As it is recounted in Peter C. Newman’s book The Secret Mulroney Tapes, Harvie Andre walked into the Ottawa-area mansion of a well-known lobbyist and delivered one of the most delicious quotes ever uttered by a politician of his era.
At the time, Andre was consumer and corporate affairs minister and was among a number of federal cabinet ministers invited to a housewarming hosted by Harry Near, a former energy-minister aide who had become a well-heeled oil-patch lobbyist. Andre stood in the marbled foyer, according to the Newman book, and made a single observation: “I’ve never understood why it’s so much more profitable to know Harvie Andre, than to be Harvie Andre.”
During his 21-year tenure in public service – with six consecutive election wins – as a Progressive Conservative Member of Parliament for Calgary Centre, which was followed by a lengthy career in the private sector, everyone, it seemed, wanted to know Harvie Andre.
Former Tory Prime Minister Joe Clark said Andre was always his go-to man, as well as that of his successor, Brian Mulroney.
“He really was the guy that the prime minister asked to solve the impossible questions,” Clark said, “He took them on, and he solved them.”
“I always thought Harvie Andre was the smartest guy around our cabinet table, just in pure intellectual power,” he added.
While in government, Andre was responsible for turning around the flailing Canada Post. While in opposition, the West embraced him for standing up to the Trudeau government’s National Energy Program. Upon his return to private life, Andre was credited with saving a Calgary-based energy company from near-certain bankruptcy. He remained a mentor to political leaders including Alberta Premier Alison Redford as well as her Energy Minister, Ken Hughes.
After a year-long battle with esophageal cancer, Andre died in Calgary on Oct. 21. He was 72.
Andre was born in Edmonton on July 27, 1940. His parents, John Andre and Doris Ewasiuk, didn’t have a lot of money, but they happily raised their four children – Harvie, Ann, Edith and Milton – in a working-class neighbourhood not far from the city’s downtown.
Andre showed an intellectual spark early in his youth. He wasn’t afraid of taking on his teachers and challenging what they said in their lectures, according to his family. He was rewarded with scholarships for his academic achievements. He went on to study chemical engineering at the University of Alberta and graduated with a bachelor of science in 1962.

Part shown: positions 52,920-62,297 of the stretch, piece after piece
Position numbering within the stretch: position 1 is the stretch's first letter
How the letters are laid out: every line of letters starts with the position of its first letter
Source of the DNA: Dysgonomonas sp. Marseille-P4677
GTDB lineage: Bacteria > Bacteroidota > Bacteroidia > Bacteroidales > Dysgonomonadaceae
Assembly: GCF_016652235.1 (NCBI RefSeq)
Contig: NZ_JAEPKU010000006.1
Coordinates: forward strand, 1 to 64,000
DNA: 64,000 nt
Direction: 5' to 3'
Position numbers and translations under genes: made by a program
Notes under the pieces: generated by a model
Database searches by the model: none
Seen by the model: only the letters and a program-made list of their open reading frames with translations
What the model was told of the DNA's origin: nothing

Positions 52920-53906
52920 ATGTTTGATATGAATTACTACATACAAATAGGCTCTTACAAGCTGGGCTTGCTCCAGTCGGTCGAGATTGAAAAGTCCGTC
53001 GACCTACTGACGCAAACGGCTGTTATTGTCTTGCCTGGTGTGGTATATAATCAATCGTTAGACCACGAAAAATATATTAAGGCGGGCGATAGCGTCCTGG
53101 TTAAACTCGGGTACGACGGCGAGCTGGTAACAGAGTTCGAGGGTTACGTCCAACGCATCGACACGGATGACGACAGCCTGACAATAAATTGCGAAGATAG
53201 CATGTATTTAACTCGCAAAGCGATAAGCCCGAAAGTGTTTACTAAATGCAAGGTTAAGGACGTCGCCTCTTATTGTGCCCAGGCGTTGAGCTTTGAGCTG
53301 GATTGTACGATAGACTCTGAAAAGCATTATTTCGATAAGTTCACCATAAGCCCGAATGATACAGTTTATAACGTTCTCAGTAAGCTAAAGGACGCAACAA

It was at the University of Alberta where he first met Clark, who was working on an arts degree while also editing the campus newspaper, The Gateway. That’s where Clark noticed that Andre was often in the student lounge playing bridge, so often that he wondered how Andre also managed to maintain marks at the top of his classes.
The two would become friends and were drawn into politics – and the PC Party – for the same reason as so many other young Westerners at the time. They were both impressed by the leadership of John Diefenbaker – the “Man from Prince Albert.”
Andre would go on to receive a master’s degree a year later while studying at the California Institute of Technology. Despite the opportunities California offered a man in his field, his family said the U.S. experience “proved to strengthen his patriotic pride,” and so he returned home.
“He could have done anything,” Clark said, “but I believe as what happens with a lot of people – Canadians – we take our country for granted until we go somewhere else.”
Andre returned to the University of Alberta to pursue a PhD. His membership in the Kappa Sigma fraternity brought him to a bonfire party where he would meet Joan Smith, who was then working in the school registrar’s office. Immediately “smitten,” and after an 18-month courtship, the pair would marry in 1965 at St. Paul’s United Church in Edmonton. They would raise three children, Coryn, Lauren and Peter, and Joan would prove to be the perfect partner for him in life and in politics. In 1966, Andre received his doctorate in chemical engineering and then taught at the University of Calgary. In his Varsity neighbourhood near the university, friends of his kids would rush to “Dr. Andre” to tend to their scraped knees and the like, even though his medical skills were no greater than most parents and amounted to affixing a bandage.
“The students nominated him as the dullest professor in their faculty,” recalled former Calgary Tory MP Jim Hawkes, who served as government whip under Mulroney. However, he added, Andre was never accused of being a dull politician – far from it. Andre was outspoken and larger than life.
Hawkes, who first met Andre before either entered politics, considered his friend “brilliant” and as possessing an infallible memory, ready to quote from exact page numbers in books he had read years earlier, if the need arose. Other friends and colleagues described him as “fearless” and someone “not easily intimidated.” He had a knack for getting under the skin of the opposition. Bob Rae, the current interim leader for the federal Liberals, called him a “fierce debater.” But he was well-regarded by all sides of the House for his integrity, loyalty and for being an affable and humorous guy.